Beginning formally in 2013, nations of the P5+1 (the United States, France, the United Kingdom, China, Russia, plus Germany) and the European Union engaged in diplomatic negotiations with Iran to address the international community’s concerns over Iran’s nuclear program.
On July 14, 2015, after two years of negotiations, the P5+1 and the European Union announced the Joint Comprehensive Plan of Action (JCPOA) to prevent Iran from obtaining a nuclear weapon. Under the agreement, known as the Iran nuclear deal, Iran significantly reduced its nuclear program and accepted strict monitoring and verification safeguards to ensure its program is solely for peaceful purposes. In exchange, Iran received economic sanctions relief from nuclear-related sanctions (all other sanctions remained in place), but only after the International Atomic Energy Association (IAEA) verified that Iran had completed its initial requirements under the agreement.
In May 2018, former President Donald Trump pulled the United States out of the JCPOA without cause and re-imposed nuclear-related sanctions on Iran. Up until May 2019, a full year after the United States withdrew from the deal, the IAEA routinely verified that Iran was in full compliance under the JCPOA. After that, Iran began incrementally stepping back from compliance with the deal while the other parties to the agreement have remained committed to its implementation. Since the United States abrogated the deal and Iran in turn stopped honoring some of its commitments, Iran has reduced its breakout time — the amount of time it would take to accumulate enough fissile material for a nuclear weapon — from more than a year to about 3-4 months, although the IAEA remains on the ground to verify the peaceful nature of its nuclear program.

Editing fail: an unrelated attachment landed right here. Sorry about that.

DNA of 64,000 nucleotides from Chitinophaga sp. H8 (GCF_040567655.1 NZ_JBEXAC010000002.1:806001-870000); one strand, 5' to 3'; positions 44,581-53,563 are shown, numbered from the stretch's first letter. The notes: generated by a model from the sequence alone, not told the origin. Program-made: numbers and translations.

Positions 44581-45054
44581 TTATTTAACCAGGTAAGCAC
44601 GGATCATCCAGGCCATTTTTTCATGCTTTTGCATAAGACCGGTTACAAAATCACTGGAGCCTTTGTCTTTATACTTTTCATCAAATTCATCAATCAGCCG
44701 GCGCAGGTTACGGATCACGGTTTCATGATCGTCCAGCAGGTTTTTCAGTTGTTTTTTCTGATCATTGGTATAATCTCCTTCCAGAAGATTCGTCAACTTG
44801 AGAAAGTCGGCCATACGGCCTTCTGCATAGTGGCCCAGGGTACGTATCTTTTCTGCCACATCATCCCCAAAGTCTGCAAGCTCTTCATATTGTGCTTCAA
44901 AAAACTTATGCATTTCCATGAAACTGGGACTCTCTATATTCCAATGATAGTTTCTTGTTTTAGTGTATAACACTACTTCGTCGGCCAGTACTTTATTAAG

The Center for Arms Control and Non-Proliferation works within a broad coalition of organizations to support this diplomatic non-proliferation effort. Our experts recommend that the United States returns to compliance with the JCPOA as it is the only responsible pathway to verifiably constrain Iran’s nuclear program.
Recent Analysis on Iran
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- What’s At Stake for U.S. and Iran in Last Chance for the Nuclear Deal August 18, 2022
- The latest on Iran deal negotiations August 11, 2022
- Op-ed: An Israel-Arab Air Defense Coalition Could Harm the Middle East July 18, 2022
- Biden left with few options on Iran as nuclear talks stall July 16, 2022
- Iran Is Backing Out of the Nuclear Deal That U.S. Had Already Reneged On for Years June 10, 2022
- Biden’s mounting nuclear threats from North Korea, Iran June 10, 2022
- ‘Predictable’ and ‘reinforces’ need for JCPOA: Statement on Iran censure, further limitations June 9, 2022
- Op-ed: Putin’s horrendous war on Ukraine is no reason to give up on renewing the nuclear deal with Iran April 18, 2022
- How does the Iran nuclear deal work? Our experts answer your FAQs April 14, 2022